When students were asked what they learned and how they would describe their experience, an overwhelming commitment to the place and people and a deep appreciation for the instructors, staff and experiences shone through.
“The instructors here, they are good examples of people in their field. They teach us how to live, they are really good role models,” says Megan Crouch, a graduating senior, headed to Kendall in the fall to study graphic design.
“I want to help as much as I can with whatever that I can to make it better,” says Elisa Mena, a sophomore at Union High. She just finished her first year with WMCAT, and participated on the A Team, WMCAT’s teen leadership council.
Gabriel Hall is a fellow A Team member, and has been a student at WMCAT for three years. He also participates in the Believe to Become program (http://www.wmcat.org/programs/believe-to-become-idea-lab/ ) and is also enrolled at the Academy for Design and Construction.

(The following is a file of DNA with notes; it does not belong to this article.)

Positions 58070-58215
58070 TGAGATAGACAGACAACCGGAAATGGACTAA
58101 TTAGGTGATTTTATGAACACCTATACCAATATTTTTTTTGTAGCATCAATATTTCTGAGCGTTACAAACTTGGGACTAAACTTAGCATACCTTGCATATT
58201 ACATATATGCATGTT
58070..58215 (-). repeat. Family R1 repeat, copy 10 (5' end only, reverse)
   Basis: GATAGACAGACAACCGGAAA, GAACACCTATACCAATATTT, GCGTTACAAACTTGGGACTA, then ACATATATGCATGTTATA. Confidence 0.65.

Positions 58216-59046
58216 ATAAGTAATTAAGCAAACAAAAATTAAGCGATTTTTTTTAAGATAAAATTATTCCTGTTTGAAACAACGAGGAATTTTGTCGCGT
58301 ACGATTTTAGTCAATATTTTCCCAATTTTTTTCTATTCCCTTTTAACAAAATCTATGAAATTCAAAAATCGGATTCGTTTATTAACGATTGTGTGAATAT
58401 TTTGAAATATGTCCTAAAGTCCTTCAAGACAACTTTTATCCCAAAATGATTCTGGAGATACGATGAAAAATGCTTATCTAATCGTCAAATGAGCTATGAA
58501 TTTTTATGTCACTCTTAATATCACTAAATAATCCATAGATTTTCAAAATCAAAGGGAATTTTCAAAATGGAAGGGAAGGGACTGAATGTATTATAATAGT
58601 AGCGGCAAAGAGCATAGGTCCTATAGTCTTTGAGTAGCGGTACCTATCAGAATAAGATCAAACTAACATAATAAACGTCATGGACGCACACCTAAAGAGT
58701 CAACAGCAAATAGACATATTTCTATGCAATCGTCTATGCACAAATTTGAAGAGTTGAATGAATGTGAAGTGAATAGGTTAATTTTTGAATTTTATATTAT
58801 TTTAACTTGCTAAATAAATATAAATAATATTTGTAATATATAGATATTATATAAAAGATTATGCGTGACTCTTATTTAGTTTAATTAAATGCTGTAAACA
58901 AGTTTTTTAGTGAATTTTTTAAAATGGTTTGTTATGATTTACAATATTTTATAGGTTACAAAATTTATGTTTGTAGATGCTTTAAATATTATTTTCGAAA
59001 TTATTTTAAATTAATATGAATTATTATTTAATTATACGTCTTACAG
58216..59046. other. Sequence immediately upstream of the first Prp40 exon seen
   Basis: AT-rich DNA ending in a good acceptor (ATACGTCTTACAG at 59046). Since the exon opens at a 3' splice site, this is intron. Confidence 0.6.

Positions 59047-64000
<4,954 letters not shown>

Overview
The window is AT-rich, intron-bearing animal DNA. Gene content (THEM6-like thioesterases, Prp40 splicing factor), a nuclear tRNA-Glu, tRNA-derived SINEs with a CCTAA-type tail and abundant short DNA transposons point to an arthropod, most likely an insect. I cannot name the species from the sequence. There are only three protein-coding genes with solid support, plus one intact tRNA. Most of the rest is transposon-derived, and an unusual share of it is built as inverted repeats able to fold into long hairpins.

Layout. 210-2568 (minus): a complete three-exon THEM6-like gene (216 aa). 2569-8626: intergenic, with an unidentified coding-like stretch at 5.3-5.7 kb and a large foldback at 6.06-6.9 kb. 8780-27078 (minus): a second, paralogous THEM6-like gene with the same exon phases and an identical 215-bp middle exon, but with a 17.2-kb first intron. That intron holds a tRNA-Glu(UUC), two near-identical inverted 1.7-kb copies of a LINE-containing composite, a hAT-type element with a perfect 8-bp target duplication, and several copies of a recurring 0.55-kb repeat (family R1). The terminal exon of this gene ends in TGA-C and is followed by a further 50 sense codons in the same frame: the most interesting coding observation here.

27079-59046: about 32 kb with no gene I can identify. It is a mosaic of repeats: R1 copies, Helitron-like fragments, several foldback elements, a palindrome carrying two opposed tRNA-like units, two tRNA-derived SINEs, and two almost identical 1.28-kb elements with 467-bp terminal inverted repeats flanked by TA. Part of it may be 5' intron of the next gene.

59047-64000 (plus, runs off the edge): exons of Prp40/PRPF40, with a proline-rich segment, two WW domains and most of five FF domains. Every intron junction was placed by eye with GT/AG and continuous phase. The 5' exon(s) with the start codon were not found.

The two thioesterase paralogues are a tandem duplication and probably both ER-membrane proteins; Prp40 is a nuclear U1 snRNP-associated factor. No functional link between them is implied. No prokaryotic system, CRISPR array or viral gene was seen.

“We had a couple community partnerships. We gave Urban Forest Project a great logo. We also did a project with Blanford Nature Center, getting the idea out that there are endangered native species. I enjoy making new connections and helping out my community,” says Hall.
“Acceptance and fun,” “creative opportunities,” “friends and initiative," and “new experiences” are how these four choose to describe WMCAT.
“Every day it is something different that happens in the class, so all of it is exciting!” Mena says.
Dabbs is working towards something exciting in her own right, completing a Decade Dash, her goal to experience 40 adventures before 40. The list includes Macchu Pichu, a marathon, Mardi Gras and a Cubs Game.
“I think a global perspective is really important for our students to gain. It’s not just about Grand Rapids, it’s not just about Michigan or the United States. Their voice and approach to systems and community change can be seen and felt throughout the world. We’re hoping next year to give them that local perspective of what you can change in Grand Rapids, but also pair them with a community partner globally to see what they can change in the world. That will be exciting,” Dabbs says. “I grew up here. The city I came back to is a very different city. I see so many people coming together around social change. That kind of collaborative spirit is why I came back and why I’ll stay.”

Kelly LeCoy is the founder of Uptown Kitchen  and freelance writer for UIX Grand Rapids.     

Photos by Steph Harding.